Browsing the "harvesting justice" Tag

Harvesting Justice 28: Defending Indigenous Land & Water in Honduras – the Case of Rio Blanco

September 9th, 2013 | by Guest Author

On September 12, Berta Caceres, Tomás Gomez, and Aureliano Molina, leaders of the indigenous Lenca organization Council of Popular and Indigenous Organizations of Honduras (COPINH) must appear in court. Their charges? Usurpation of land, coercion, and causing more than $3 million in damages to DESA, a hydroelectric dam company. Berta, the general coordinator of COPINH and an internationally recognized social movement leader, is also facing separate charges of illegally carrying arms “to the danger of the internal security of Honduras.”


Harvesting Justice 27: The Ancestral Values We Inherited – Protecting Indigenous Water, Land, & Culture in Mexico

September 4th, 2013 | by Guest Author

"Within our indigenous community of Xoxocotla, we continue to hold the ancestral values we inherited. It never crosses our mind to leave them behind. Because in daily life we are always in contact with nature, with our lands, with our water, with our air. We live in harmony with nature because we don’t like the way that modernity is advancing, destroying our territory and our environment. We believe technological modernity is better named a death threat."- Saúl Atanasio Roque Morales


Harvesting Justice 26: “They Fear Us Because We’re Fearless” – Reclaiming Indigenous Lands & Strength in Honduras

August 30th, 2013 | by Guest Author

Multinational corporations are moving into Central America to exploit gold and other minerals, rivers, forests, and agricultural lands. One area of high interest in the corporate feeding frenzy is the indigenous Lenca region in the southwest of Honduras. The government has given outside businesses concessions to dam, drill, and cut, in violation of national law and international treaties. More corporations have simply moved in on their own


Harvesting Justice 25: Without Our Land, We Cease To Be a People – Defending Indigenous Territory & Resources in Honduras

August 26th, 2013 | by Guest Author

"We live on the Atlantic coast of Honduras. We are a mix of African descendants and indigenous peoples who came about more than 200 years ago in the island of San Vicente. Without our land, we cease to be a people. Our lands and identities are critical to our lives, our waters, our forests, our culture, our global commons, our territories. For us, the struggle for our territories and our commons and our natural resources is of primary importance to preserve ourselves as a people."


Harvesting Justice 23: Inherit the Earth – Land Reform in Brazil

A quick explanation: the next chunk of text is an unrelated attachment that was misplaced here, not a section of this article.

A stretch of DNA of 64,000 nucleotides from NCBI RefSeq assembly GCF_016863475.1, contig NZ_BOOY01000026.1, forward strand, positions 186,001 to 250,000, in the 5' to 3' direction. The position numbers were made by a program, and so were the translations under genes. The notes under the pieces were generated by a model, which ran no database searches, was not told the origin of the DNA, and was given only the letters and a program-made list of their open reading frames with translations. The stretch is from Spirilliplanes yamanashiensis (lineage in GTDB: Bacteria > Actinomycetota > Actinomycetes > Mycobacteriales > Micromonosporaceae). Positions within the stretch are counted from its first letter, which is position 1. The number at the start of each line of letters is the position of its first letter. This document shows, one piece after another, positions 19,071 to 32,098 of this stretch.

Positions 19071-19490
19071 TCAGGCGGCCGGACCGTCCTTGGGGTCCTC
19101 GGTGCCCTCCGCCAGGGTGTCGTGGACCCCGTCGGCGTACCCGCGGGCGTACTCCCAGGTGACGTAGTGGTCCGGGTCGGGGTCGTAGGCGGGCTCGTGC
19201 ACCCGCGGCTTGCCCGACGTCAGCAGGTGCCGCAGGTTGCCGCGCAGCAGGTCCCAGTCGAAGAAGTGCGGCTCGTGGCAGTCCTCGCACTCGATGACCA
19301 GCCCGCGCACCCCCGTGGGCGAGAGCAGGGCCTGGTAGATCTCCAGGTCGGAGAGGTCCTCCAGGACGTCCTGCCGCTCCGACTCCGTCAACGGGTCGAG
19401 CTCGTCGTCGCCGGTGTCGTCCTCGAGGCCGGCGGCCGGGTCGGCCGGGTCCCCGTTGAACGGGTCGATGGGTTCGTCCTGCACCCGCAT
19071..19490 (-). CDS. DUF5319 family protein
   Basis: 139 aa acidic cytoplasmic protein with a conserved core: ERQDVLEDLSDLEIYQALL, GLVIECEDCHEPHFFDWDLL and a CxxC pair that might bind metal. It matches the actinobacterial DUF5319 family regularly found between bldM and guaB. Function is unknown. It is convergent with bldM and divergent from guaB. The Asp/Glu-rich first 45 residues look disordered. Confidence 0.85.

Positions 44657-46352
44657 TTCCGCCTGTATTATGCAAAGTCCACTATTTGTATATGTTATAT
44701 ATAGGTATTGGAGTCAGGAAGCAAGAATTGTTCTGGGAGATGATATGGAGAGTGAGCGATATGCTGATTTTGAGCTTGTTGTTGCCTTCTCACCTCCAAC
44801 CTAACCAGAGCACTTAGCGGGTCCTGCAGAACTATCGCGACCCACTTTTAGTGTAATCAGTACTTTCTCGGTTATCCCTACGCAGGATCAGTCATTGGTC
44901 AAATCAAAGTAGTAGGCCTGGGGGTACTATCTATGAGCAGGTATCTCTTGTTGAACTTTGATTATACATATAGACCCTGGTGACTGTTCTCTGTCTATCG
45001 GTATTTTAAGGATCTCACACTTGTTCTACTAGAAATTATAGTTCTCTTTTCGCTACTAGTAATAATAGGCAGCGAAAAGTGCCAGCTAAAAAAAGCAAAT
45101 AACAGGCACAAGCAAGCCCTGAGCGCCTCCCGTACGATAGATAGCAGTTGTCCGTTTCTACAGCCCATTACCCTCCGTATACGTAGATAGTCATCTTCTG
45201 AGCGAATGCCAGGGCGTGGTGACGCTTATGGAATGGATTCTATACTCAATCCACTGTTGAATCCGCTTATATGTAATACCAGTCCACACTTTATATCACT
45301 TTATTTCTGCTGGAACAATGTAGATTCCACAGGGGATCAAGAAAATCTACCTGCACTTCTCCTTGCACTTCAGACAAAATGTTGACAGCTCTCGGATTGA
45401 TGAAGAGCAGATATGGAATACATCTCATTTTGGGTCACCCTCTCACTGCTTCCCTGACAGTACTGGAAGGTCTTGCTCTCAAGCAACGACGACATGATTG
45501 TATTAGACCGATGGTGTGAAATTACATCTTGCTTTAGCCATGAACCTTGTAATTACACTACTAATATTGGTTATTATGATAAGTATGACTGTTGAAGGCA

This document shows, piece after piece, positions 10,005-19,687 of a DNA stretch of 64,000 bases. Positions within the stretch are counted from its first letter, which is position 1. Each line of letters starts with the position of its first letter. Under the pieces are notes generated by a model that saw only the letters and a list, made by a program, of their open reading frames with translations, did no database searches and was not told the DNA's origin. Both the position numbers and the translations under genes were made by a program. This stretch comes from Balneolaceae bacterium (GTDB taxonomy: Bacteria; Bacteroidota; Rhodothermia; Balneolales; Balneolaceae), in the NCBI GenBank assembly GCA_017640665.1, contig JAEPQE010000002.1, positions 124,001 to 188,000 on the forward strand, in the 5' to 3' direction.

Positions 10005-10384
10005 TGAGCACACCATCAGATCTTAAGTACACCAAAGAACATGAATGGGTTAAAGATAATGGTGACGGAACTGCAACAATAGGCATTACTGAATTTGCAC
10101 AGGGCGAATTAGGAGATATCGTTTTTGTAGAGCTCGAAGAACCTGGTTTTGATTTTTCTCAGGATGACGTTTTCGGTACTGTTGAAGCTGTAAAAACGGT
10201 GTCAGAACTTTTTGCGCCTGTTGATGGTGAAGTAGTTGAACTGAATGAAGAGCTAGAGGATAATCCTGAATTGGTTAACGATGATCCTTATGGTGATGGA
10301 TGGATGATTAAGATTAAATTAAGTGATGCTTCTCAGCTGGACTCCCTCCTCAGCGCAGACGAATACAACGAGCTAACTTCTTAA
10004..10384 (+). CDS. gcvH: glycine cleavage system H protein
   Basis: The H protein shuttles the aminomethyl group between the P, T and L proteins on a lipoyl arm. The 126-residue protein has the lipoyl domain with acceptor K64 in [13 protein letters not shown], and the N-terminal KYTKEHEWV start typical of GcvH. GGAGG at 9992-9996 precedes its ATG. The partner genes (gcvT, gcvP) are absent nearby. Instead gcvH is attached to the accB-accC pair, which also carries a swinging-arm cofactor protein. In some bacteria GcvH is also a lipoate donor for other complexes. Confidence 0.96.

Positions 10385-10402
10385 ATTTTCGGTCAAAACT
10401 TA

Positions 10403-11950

August 8th, 2013 | by Guest Author

In recent years, the voice and visibility of movements opposing land grabs and displacement, and demanding land reform, are increasing. Though relatively little land has been redistributed, organized movements of small farmers, indigenous peoples, and landless people are developing in size, strength, and organization. They are uniting across borders to break the nexus between land, agriculture, power, and profit


Harvesting Justice 21: Food for Body, Food for Thought, Food for Justice – People’s Grocery in Oakland, California

July 25th, 2013 | by Guest Author

The neighborhood of West Oakland in California has long been without a large grocery store, let alone one that offers healthy, fresh food. With unemployment at about 10% and nearly half the population of 30,000 residents living at or below the poverty line, West Oakland is a neighborhood that grocery store chains have claimed isn’t able to sustain a full-functioning store. People's Grocery aims to prove traditional grocers wrong


Harvesting Justice 20: More than Just Food – Connecting Farm to Community

July 17th, 2013 | by Guest Author

Just Food in New York City is doing what its name suggests: working to make the food system more just. It does this, first, by making community supported agriculture (CSAs), farmers’ markets, and gardens, more accessible and affordable in the city. Second, it helps small farmers survive, and even thrive, in the process


Harvesting Justice 19: “The Revolution is Going to be Fought With The Hoe”- Agriculture and Environment in New Mexico

June 25th, 2013 | by Guest Author

Miguel Santistevan and his partner Margarita García are helping youth reclaim knowledge about traditions behind lands and waters. Sol Feliz Farm, Miguel’s grandfather’s house east of Taos, is an acre of spiral gardens, rock gardens, and straight rows. The farm’s Agriculture Implementation Research and Education (AIRE) project is capturing the imagination of an impassioned group of youth in northern New Mexico



Back to Top ↑